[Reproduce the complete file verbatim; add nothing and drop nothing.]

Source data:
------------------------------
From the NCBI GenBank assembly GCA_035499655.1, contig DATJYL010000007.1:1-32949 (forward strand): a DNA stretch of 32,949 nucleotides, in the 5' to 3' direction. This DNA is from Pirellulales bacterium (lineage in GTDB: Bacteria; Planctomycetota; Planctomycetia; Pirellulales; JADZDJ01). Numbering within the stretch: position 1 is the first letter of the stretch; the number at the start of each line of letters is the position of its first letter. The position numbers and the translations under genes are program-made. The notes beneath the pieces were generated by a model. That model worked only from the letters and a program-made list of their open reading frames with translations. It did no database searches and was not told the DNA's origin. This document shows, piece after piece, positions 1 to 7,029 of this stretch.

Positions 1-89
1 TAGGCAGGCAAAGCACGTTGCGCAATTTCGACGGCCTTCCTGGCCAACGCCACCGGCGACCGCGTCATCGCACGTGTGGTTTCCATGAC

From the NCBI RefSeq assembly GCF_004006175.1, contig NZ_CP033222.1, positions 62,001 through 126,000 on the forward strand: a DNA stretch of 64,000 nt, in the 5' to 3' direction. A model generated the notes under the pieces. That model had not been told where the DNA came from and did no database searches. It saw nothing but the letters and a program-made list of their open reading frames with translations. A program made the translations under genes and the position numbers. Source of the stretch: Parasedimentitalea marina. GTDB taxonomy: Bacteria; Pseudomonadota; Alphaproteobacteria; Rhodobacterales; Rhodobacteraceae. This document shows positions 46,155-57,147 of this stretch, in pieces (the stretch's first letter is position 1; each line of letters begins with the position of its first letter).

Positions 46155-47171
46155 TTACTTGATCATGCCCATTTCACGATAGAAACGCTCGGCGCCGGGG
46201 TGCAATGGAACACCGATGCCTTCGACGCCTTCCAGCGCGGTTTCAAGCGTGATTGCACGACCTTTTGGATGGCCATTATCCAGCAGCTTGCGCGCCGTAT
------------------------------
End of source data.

From the NCBI GenBank assembly GCA_035499655.1, contig DATJYL010000007.1:1-32949 (forward strand): a DNA stretch of 32,949 nucleotides, in the 5' to 3' direction. This DNA is from Pirellulales bacterium (lineage in GTDB: Bacteria; Planctomycetota; Planctomycetia; Pirellulales; JADZDJ01). Numbering within the stretch: position 1 is the first letter of the stretch; the number at the start of each line of letters is the position of its first letter. The position numbers and the translations under genes are program-made. The notes beneath the pieces were generated by a model. That model worked only from the letters and a program-made list of their open reading frames with translations. It did no database searches and was not told the DNA's origin. This document shows, piece after piece, positions 1 to 7,029 of this stretch.

Positions 1-89
1 TAGGCAGGCAAAGCACGTTGCGCAATTTCGACGGCCTTCCTGGCCAACGCCACCGGCGACCGCGTCATCGCACGTGTGGTTTCCATGAC

From the NCBI RefSeq assembly GCF_004006175.1, contig NZ_CP033222.1, positions 62,001 through 126,000 on the forward strand: a DNA stretch of 64,000 nt, in the 5' to 3' direction. A model generated the notes under the pieces. That model had not been told where the DNA came from and did no database searches. It saw nothing but the letters and a program-made list of their open reading frames with translations. A program made the translations under genes and the position numbers. Source of the stretch: Parasedimentitalea marina. GTDB taxonomy: Bacteria; Pseudomonadota; Alphaproteobacteria; Rhodobacterales; Rhodobacteraceae. This document shows positions 46,155-57,147 of this stretch, in pieces (the stretch's first letter is position 1; each line of letters begins with the position of its first letter).

Positions 46155-47171
46155 TTACTTGATCATGCCCATTTCACGATAGAAACGCTCGGCGCCGGGG
46201 TGCAATGGAACACCGATGCCTTCGACGCCTTCCAGCGCGGTTTCAAGCGTGATTGCACGACCTTTTGGATGGCCATTATCCAGCAGCTTGCGCGCCGTAT